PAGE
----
At Oregon Zoo.
|Common Name||Honey Bear|
The Sun bear, (Helarctos malayanus), is a bear found in tropical forest habitats of Southeast Asia. It is classified as Vulnerable by IUCN as the large-scale deforestation that has occurred throughout Southeast Asia over the past three decades has dramatically reduced suitable habitat for the sun bear. It is suspected that the global population has declined by more than 30% over the past three bear generations.
The Malayan sun bear is also known as the "honey bear", which refers to its voracious appetite for honeycombs and honey.
Sun Bears In Fiction
Baloo the Bear from the novel by Runyard Kipling and 1969 Walt Disney film The Jungle Book is probably a sun bear because of his habitat, diet, and unusually large claws.
It does not have a tail. It has a stocky body and powerful paws. It is fully black with a soft yellow collar which resembles a sun, hence the naming of the creature. It is 3-5 ft. long and weighs 44-154 lbs. Its powerful jaws can crack open nuts. Its long, powerful claws are used to break into tree trunks and fallen logs to access honey, grubs and termites. Much of the sun bear's food must be detected using its keen sense of smell, as its sight is poor.
Ecology and Behaviour
As sun bears occur in tropical regions with year-round available foods, they do not hibernate. Except for females with their offspring, they are usually solitary. Male sun bears are primarily diurnal, but some are active at night for short periods. Bedding sites consist mainly of fallen hollow logs, but they also rest in standing trees with cavities, in cavities underneath fallen logs or tree roots, and in tree branches high above the ground.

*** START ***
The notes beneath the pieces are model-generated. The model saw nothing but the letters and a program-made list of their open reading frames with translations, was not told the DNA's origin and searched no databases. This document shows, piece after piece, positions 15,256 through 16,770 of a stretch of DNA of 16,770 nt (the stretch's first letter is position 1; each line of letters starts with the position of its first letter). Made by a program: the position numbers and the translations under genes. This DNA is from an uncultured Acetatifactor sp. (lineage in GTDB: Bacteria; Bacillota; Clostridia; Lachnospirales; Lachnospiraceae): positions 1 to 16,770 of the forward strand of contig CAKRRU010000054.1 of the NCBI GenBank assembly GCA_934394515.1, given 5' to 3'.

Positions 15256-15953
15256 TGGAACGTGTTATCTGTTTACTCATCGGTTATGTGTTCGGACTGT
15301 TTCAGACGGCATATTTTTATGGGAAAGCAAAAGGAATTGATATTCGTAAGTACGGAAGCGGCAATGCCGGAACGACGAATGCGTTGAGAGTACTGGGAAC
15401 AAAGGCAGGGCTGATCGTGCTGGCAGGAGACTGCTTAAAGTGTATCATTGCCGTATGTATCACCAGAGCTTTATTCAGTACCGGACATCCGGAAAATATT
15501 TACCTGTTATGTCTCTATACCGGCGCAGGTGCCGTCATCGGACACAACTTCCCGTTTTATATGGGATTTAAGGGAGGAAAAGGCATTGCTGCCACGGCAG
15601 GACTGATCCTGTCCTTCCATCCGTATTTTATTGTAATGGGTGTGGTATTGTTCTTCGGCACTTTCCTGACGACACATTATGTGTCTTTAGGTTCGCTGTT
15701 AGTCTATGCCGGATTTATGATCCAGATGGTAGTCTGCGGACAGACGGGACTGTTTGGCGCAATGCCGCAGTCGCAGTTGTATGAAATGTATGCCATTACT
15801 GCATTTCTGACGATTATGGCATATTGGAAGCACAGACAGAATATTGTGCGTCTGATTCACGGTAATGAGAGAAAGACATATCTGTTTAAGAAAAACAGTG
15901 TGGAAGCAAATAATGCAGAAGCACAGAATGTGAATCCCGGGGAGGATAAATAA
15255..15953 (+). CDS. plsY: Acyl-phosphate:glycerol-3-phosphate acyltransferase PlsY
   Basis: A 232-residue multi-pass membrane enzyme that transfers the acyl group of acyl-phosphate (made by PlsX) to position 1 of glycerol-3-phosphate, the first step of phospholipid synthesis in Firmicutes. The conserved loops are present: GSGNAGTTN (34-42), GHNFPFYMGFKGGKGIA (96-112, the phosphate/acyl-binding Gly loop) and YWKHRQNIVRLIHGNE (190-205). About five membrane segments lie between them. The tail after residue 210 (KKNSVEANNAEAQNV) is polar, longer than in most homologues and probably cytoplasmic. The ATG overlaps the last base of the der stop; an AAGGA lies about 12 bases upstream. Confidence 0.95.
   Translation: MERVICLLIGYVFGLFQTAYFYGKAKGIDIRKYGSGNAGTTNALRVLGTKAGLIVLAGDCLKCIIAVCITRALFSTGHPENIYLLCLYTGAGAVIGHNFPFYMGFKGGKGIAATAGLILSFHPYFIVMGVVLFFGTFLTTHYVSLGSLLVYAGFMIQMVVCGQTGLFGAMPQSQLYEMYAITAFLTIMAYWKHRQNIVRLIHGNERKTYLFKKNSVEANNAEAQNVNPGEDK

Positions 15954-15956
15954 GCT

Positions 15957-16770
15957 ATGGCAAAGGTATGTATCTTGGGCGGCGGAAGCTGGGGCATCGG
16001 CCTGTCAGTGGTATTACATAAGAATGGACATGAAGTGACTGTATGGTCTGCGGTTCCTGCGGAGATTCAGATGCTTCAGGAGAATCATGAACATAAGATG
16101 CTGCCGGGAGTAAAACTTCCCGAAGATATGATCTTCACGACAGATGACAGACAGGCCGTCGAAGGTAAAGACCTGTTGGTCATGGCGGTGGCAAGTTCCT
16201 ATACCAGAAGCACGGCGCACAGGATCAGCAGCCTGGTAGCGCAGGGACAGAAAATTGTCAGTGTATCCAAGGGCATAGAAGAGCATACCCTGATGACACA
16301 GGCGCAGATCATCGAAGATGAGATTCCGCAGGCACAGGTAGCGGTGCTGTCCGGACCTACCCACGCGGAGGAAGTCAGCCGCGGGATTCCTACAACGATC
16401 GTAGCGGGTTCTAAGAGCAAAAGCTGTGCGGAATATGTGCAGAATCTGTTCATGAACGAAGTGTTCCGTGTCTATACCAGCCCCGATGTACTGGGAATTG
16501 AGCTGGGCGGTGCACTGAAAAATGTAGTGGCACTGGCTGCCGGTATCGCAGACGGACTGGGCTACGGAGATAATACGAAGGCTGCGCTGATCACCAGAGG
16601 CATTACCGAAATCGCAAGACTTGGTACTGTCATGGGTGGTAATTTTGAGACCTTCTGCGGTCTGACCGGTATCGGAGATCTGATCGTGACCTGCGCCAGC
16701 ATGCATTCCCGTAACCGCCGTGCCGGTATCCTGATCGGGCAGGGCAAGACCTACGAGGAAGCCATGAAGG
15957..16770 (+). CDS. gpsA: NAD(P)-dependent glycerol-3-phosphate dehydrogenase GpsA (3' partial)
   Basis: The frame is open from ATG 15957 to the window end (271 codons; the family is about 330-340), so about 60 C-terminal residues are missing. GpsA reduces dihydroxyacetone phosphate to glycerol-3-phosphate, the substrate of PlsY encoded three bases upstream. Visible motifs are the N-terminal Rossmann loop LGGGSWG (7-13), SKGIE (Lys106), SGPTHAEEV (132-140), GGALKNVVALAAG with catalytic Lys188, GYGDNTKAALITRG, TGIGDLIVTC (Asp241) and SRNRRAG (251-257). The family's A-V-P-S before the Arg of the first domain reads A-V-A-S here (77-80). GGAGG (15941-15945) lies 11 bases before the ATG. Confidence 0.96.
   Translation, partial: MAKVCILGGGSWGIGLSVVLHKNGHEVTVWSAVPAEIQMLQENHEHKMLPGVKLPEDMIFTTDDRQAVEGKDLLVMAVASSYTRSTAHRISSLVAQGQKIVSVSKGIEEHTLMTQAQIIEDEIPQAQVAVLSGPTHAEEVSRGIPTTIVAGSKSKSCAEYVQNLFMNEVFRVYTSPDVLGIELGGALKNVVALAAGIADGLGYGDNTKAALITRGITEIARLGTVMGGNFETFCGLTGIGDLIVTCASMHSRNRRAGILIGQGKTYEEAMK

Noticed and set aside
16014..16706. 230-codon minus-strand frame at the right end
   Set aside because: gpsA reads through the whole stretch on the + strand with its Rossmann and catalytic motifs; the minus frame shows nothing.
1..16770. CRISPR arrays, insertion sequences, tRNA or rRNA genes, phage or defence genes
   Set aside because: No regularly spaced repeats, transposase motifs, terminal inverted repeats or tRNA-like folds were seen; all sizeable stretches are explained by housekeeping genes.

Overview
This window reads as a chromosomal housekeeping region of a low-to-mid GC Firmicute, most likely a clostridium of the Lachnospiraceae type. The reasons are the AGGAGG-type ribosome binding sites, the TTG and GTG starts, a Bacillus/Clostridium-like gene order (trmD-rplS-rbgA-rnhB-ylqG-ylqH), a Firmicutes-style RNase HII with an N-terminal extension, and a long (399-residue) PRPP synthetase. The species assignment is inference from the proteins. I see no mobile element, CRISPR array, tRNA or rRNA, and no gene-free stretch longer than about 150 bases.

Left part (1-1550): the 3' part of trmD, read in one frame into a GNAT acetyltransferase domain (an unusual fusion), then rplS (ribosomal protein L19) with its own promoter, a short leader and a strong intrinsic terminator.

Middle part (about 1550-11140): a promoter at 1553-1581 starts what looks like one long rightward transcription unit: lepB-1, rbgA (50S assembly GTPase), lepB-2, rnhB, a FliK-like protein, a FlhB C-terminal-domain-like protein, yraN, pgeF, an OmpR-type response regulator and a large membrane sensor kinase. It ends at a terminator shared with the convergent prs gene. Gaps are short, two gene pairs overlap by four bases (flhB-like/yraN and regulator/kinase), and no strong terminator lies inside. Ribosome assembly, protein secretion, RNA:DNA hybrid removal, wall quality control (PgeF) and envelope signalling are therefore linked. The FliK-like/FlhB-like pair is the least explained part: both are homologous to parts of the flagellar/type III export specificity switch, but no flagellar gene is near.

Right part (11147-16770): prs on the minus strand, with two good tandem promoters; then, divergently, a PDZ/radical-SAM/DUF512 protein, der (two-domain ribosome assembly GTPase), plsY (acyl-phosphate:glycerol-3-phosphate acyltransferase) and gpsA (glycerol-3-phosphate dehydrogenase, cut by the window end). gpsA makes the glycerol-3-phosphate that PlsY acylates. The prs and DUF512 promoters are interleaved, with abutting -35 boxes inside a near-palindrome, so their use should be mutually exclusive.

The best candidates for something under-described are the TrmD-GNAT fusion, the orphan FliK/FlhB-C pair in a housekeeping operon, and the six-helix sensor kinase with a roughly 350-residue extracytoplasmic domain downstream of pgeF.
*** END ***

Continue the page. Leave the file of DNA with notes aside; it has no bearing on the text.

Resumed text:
In captivity they exhibit social behavior, and sleep mostly during the day.
Bees, beehives, and honey are important food items of sun bears. They are omnivores, feeding primarily on termites, ants, beetle larvae, bee larvae and a large variety of fruit species, especially figs when available. Occasionally, growth shoots of certain palms and some species of flowers are consumed, but otherwise vegetative matter appears rare in the diet. In Bornean forests, fruits of Moraceae, Burseraceae and Myrtaceae make up more than 50% of the fruit diet. They are known to tear open trees with their long, sharp claws and teeth in search of wild bees and leave behind shattered tree trunks.
Sun bear scats collected in a Forest Reserve in Sabah contained mainly invertebrates such as beetles and their larvae, termites and ants, followed by fruits and vertebrates. They break open decayed wood in search of termites, beetle larvae, and earthworms, and use their claws and teeth to break the standing termite mound into a few pieces. They quickly lick and suck the contents from the exposed mound, and also hold pieces of the broken mound with their front paws, while licking the termites from the surface of the mound. They consume figs in large amounts and eat them whole. Vertebrates consumed comprise birds, eggs, reptiles, turtles, deer and several unidentified small vertebrates. Hair or bone remains are rarely found in sun bear scat.
They can crack open nuts with their powerful jaws. Much of their food must be detected using their keen sense of smell.
Females are observed to mate at about 3 years of age. During time of mating, the sun bear will show behaviour like hugging, mock fighting and head bobbing with its mate.
Gestation has been reported at 95 and 174 days. Litters consist of one or two cubs weighing about 10 oz (280 g) each. Cubs are born blind and hairless. Initially, they are totally dependent on their mother, and suckle for about 18 months. After one to three months, the young can run, play and forage near their mother. They reach sexual maturity after 3–4 years, and may live up to 30 years in captivity.
The Malayan sun bear is listed on CITES Appendix I since 1979. Killing of sun bears is strictly prohibited under national wildlife protection laws throughout their range. However, little enforcement of these laws occurs.
The Malayan sun bear is part of an international captive breeding program and has a Species Survival Plan under the American Zoo and Aquarium Association since late 1994. Since 1994, the European Studbook for sun bears is kept in the Cologne Zoo, Germany.